Daddy-O. Taking Daddy-O increases a character's AC and Dexterity or Intelligence-based damage rolls by +2, and grants advantage on Dexterity and Intelligence-based attack rolls, checks, and saving throws. The character has a -2 penalty on Charisma-based damage rolls (to a minimum of 1), and disadvantage on Charisma-based attack rolls, checks, and saving throws. The effects of Daddy-O last for one minute.

Day Tripper. Taking Day Tripper as an action increases a character's Charisma-based damage rolls by +2, and grants advantage on Charisma-based attack rolls, checks, and saving throws. The character has a -2 penalty on Strength-based damage rolls (to a minimum of 1), and disadvantage on Strength-based attack rolls, checks, and saving throws. If the optional Luck ability is used, the character also temporarily increases their Luck by +4 (increasing their bonus by +2 and therefore effectively granting them two Luck points to spend before the effects of the Day Tripper expire). If not, the character gains two points of inspiration, which do not count against the normal inspiration maximum. The effects of Day Tripper last for one minute.

Jet. Taking Jet as an action increases a character's AC by +2, grants advantage on Dexterity saving throws, and gains an additional action on its turns to make a single attack, use an Object action, Dash, Disengage, or Hide. The effects of Jet last for 30 seconds (5 rounds), after which a wave of lethargy sweeps over the user, preventing it from moving or taking actions until after its next turn.
Med-X. Taking Med-X as an action grants resistance to all damage, cures the poisoned condition, and immediately ends any ongoing poison damage. The effects of Med-X last for 30 seconds (5 rounds).

Mentats. Taking Mentats as an action increases a character's Intelligence, Wisdom, and Charisma-based damage rolls by +2, and grants advantage on Intelligence, Wisdom, and Charisma-based attack rolls, checks, and saving throws. The effects of Mentats last for one minute.

Psycho. Taking Psycho as an action increases a character's damage rolls by +4 and grants 10 temporary hit points at the beginning of each of the user's turns. The effects of Psycho last for 30 seconds (5 rounds).

Rad-X. Taking Rad-X as an action grants radiation resistance for an hour. Rad-X is not an addictive substance.

RadAway. Taking RadAway as an action removes two levels of radiation sickness. RadAway is not an addictive substance.

Stimpak. Using a Stimpak as an action on a living creature restores 6d4 hit points. Stimpaks are not an addictive substance.

X-Cell. Taking X-Cell as an action increases a character's AC and all their damage rolls by +2, and grants advantage on all attack rolls, checks, and saving throws. If the optional Luck ability is used, the character also temporarily increases their Luck by +4 (increasing their bonus by +2 and therefore effectively granting them two Luck points to spend before the effects of the X-Cell expire). If not, the character gains two points of inspiration, which do not count against the normal inspiration maximum. The effects of X-Cell last for one minute.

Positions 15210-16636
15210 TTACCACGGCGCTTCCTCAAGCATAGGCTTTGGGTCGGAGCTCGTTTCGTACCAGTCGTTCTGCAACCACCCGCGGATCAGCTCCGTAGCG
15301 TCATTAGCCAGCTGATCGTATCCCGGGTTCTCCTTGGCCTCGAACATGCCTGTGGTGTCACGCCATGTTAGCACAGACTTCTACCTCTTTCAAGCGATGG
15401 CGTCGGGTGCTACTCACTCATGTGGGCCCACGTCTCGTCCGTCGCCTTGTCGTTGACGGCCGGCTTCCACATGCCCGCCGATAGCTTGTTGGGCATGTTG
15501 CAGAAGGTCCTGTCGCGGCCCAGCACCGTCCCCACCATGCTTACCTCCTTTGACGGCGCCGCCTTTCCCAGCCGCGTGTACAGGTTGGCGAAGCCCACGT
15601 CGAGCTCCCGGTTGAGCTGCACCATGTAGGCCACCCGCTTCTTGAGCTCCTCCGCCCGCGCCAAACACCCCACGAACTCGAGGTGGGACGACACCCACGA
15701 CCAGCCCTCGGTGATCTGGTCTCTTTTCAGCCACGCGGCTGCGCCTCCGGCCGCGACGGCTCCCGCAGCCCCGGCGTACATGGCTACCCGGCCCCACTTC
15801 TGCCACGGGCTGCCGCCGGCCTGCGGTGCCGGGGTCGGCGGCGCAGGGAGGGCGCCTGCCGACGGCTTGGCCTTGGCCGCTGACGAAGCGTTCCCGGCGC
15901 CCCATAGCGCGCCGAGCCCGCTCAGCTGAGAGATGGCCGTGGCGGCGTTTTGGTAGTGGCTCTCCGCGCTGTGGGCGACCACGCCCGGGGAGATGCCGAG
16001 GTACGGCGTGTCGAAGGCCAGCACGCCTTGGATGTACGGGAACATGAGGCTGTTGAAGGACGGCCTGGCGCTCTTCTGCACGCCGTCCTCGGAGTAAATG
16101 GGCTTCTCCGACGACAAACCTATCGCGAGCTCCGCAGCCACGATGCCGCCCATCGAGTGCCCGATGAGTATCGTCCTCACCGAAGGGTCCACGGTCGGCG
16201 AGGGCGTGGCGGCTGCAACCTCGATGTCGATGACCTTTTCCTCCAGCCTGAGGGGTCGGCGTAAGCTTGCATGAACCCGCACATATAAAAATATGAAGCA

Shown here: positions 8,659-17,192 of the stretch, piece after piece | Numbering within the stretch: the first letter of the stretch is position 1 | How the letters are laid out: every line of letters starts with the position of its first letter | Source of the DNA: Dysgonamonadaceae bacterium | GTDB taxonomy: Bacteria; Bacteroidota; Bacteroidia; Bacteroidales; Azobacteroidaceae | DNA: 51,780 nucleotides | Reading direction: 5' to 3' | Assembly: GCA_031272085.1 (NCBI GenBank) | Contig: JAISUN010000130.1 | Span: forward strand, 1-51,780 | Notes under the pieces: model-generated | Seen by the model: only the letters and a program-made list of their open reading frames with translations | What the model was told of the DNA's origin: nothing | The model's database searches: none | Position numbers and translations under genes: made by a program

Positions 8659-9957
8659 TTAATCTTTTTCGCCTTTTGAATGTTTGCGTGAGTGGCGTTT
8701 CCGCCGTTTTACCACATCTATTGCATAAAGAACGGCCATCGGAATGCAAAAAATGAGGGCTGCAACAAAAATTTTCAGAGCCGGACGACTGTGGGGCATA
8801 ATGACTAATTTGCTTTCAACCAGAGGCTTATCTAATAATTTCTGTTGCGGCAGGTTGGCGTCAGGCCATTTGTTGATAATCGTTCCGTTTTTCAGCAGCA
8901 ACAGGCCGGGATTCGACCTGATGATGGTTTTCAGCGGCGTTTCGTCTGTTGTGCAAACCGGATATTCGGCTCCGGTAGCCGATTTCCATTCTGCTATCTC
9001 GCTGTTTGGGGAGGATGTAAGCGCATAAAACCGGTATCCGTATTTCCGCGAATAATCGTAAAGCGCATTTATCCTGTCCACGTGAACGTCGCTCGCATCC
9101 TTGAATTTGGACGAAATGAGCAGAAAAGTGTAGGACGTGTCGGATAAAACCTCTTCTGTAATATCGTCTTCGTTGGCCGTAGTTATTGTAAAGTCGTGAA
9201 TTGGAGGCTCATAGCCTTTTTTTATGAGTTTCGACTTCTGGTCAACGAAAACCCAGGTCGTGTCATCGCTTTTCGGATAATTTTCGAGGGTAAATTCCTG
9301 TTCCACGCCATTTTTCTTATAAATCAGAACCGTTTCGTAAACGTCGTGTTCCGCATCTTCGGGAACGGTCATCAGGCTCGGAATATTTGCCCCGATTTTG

X-Cell (3D model from Fallout 4 © Bethesda Softworks)


Food and Drinks

You might still remember that way back in part 2 I talked about using a somewhat abstracted system for food and drink. The system I proposed divided forms of sustenance into the following categories: meals (like a brahmin steak), solid snacks (such as Fancy Lads Snack Games), drinks (water and other beverages that are equally hydrating), and liquid snacks (like Nuka Cola). Meals and drinks prevent the effects of starvation and dehydration respectively, while snacks temporarily reduce exhaustion levels and can be consumed in quantity to substitute for a proper meal or drink in a pinch. In addition, all types of food and beverage can be irradiated (which is typical), or not be tainted by radiation.

Because the system is abstracted, the specific types of food and drink available don't differ mechanically. As such, the table below simply groups example types of food and drink into the appropriate category. At the DM's option, however, they can add mechanical effects to specific and rare types of food or beverage, such as Nuka Victory or Mirelurk Queen meat.

Alcohol

The below table also includes alcohol, the effect of which is described in alcohol's entry under Food and Beverage Properties, below.

Gwinnett Stout (3D model from Fallout 4 © Bethesda Softworks)



Meals, Drinks, and Snacks

Item Type
Cost
Examples
Irradiated Meal 2-12 caps depending on quality/rarity. BlamCo Mac & CheeseCram, Egg (Any Variety), Fruit/Vegetable (Any Variety), InstaMash, Meat (Any Variety), Pork n' Beans, Salisbury Steak, Yum Yum Deviled Eggs
Pure Meal 15-40 caps depending on quality/rarity. Fresh Carrot, Fresh Corn, Fresh Melon, Field Ration/MRE, Fresh Mutfruit, Institute Food Packet, Perfectly Preserved Pie, Preserved (Any Packaged Food)
Irradiated Solid Snack 1-5 caps depending on quality/rarity. Bubblegum, Dandy Boy Apples, Fancy Lads Snack Cakes, Gum Drops, Potato Crisps, Sugar Bombs
Pure Solid Snack 10-20 caps depending on quality/rarity. Preserved (Any Packaged Snack Food)
Irradiated Drink 2-12 caps depending on quality/rarity. Dirty Water
Pure Drink 15-40 caps depending on quality/rarity. Institute Bottled Water, Purified Water, Refreshing Beverage
Irradiated Liquid Snack 1-5 caps depending on quality/rarity. Nuka Cola (Any Variety), Vim, Sunset Sarsaparilla